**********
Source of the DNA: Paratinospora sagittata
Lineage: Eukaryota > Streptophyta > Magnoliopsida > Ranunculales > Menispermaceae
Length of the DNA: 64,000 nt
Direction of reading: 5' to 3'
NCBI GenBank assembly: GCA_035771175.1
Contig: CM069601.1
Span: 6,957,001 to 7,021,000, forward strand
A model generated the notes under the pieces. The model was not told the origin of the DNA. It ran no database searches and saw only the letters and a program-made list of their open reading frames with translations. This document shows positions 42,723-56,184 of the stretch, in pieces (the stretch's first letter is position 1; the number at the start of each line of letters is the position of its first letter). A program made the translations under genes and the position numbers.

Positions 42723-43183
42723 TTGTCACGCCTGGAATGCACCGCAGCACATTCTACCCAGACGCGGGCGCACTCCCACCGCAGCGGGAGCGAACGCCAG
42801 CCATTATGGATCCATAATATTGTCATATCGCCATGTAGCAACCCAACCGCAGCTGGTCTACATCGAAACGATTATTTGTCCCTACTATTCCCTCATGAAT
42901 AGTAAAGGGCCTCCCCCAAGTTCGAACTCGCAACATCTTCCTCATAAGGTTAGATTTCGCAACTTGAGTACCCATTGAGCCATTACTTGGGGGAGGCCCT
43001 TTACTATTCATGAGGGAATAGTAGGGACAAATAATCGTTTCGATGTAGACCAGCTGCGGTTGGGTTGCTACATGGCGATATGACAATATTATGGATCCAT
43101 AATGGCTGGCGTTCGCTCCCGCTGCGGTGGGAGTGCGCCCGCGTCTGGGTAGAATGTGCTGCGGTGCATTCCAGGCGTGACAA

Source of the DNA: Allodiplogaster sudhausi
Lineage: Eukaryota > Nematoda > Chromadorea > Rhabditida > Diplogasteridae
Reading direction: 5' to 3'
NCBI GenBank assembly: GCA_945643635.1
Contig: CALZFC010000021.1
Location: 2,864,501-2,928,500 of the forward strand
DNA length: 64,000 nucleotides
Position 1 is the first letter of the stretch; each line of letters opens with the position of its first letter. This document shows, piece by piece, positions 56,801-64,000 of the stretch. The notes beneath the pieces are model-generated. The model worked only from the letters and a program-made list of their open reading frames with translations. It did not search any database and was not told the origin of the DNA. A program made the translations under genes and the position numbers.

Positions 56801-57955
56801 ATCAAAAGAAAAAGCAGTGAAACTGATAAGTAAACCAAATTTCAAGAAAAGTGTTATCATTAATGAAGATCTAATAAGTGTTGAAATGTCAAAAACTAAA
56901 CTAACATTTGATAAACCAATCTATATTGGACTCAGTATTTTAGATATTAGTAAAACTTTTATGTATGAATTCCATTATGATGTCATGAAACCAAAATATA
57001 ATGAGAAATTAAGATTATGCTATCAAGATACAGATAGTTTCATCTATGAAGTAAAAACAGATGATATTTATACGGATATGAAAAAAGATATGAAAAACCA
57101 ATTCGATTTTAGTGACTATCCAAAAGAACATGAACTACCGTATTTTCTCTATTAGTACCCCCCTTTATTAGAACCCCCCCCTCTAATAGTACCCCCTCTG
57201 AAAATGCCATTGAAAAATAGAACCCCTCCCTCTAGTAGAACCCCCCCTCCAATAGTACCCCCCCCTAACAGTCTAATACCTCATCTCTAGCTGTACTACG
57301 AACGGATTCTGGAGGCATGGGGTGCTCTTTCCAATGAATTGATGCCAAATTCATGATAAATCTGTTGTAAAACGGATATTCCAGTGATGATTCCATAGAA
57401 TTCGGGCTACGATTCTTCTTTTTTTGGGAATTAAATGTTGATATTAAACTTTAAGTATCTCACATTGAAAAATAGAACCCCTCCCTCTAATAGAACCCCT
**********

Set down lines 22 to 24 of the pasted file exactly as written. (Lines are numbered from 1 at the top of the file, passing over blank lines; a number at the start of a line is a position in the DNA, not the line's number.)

Position 1 is the first letter of the stretch; each line of letters opens with the position of its first letter. This document shows, piece by piece, positions 56,801-64,000 of the stretch. The notes beneath the pieces are model-generated. The model worked only from the letters and a program-made list of their open reading frames with translations. It did not search any database and was not told the origin of the DNA. A program made the translations under genes and the position numbers.

Positions 56801-57955
56801 ATCAAAAGAAAAAGCAGTGAAACTGATAAGTAAACCAAATTTCAAGAAAAGTGTTATCATTAATGAAGATCTAATAAGTGTTGAAATGTCAAAAACTAAA